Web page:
The pop-up exhibition Excavating Egypt explores the rich and fascinating history of the Egypt Exploration Society. Through the Society’s extensive archive collection the exhibition allows visitors to access the lived experience of those who organised, directed, and took part in archaeological excavations in the Nile Valley from the Society’s foundation in 1882 to the present day. The focus of Excavating Egypt lies in the characters and stories that the archives reveal, providing first-hand accounts of developments in the discipline and an alternative perspective to the history of archaeology in Egypt.
The exhibition is divided into four main sections: Prepare, Explore, Discover, and the Future. These sections guide the visitor through the process of organising and conducting an excavation, illustrated by archival images, documents, and personal anecdotes from the history of the Society. They cover everything from how to pick your team members and how to direct an excavation, to archaeological techniques and the conditions of living and working on site. The exhibition even explores the role of the archaeologist post-excavation, considering the Society’s responsibility to share its findings through the distribution of objects, the publication of results, and organising educational events for its members and the wider archaeological community.
Visitors to the exhibition can explore a wide variety of archival material usually only available to researchers by appointment. Some of the highlights include excavation diaries, such as those from Emery’s excavations at Buhen in 1957/8, correspondence from early excavators such as Petrie and Naville, watercolour paintings by a young Howard Carter, and detailed object record cards from Pendlebury’s excavations at Tell el-Amarna.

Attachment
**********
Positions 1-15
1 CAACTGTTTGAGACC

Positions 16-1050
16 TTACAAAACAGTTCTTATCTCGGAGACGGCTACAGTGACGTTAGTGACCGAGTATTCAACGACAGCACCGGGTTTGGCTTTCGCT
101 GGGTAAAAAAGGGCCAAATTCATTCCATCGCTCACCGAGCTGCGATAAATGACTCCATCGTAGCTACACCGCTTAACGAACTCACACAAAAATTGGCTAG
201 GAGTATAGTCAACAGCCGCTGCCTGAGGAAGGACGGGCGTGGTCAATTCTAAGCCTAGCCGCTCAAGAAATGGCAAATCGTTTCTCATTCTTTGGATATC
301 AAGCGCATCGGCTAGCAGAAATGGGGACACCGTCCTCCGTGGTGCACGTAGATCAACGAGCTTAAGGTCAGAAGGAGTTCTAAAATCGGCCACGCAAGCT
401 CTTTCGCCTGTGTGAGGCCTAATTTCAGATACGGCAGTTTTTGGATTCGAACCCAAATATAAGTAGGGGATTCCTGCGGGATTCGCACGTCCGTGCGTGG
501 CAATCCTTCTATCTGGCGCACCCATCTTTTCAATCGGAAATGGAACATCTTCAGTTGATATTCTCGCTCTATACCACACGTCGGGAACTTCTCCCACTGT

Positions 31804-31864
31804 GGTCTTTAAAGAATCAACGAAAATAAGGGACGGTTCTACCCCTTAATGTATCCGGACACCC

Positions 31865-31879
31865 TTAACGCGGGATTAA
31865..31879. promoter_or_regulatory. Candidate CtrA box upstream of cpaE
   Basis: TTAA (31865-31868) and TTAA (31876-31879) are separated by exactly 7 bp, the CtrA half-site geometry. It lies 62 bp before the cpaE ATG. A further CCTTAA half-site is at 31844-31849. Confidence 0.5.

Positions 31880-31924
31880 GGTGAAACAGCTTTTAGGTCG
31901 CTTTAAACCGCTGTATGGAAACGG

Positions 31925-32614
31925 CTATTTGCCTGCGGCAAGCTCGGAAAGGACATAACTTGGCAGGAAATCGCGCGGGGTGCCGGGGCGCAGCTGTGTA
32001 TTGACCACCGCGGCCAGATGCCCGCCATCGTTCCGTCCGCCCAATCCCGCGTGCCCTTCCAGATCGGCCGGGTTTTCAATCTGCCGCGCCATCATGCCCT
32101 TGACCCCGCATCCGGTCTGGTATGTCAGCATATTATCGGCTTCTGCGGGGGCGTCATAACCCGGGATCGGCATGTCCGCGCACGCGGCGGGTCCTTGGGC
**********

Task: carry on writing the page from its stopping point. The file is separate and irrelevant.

Excavating Egypt provides some wonderful and unique ways of engaging with the archive collection. Original film footage of Aylward Blackman’s mission to Meir in 1950, entitled ‘To Work’, is on show continually throughout the exhibition, projected on to tent canvas and displayed alongside the actual camera used in its filming. The Society have also included some truly excellent 3D models of excavated objects which can be accessed by scanning object record cards on display using the Augment app. In addition to this, the display of original archaeological tools and replica artefacts arranged amongst object packing crates, similar to those used in early fieldwork, really helps to contextualise the material and adds an extra dimension to the archive experience.
The exhibition, organised as part of the Festival of Archaeology, is accompanied by a great programme of events for visitors of all ages, including twice-daily tours of the exhibition, lunchtime lectures, and exclusive screenings of films from the archive. Younger visitors can get involved in a number of tailored activities too, including taking part in an on-site excavation and learning how to record and label their finds.
For those unable to attend the exhibition, you can find the text panels and some of the archival content on the Society’s pop-up website: excavatingegypt.wordpress.com. For more details of the Society’s Lucy Gura archive featured in this exhibition visit the EES website and their Flickr account where a great deal of the archive is being published online.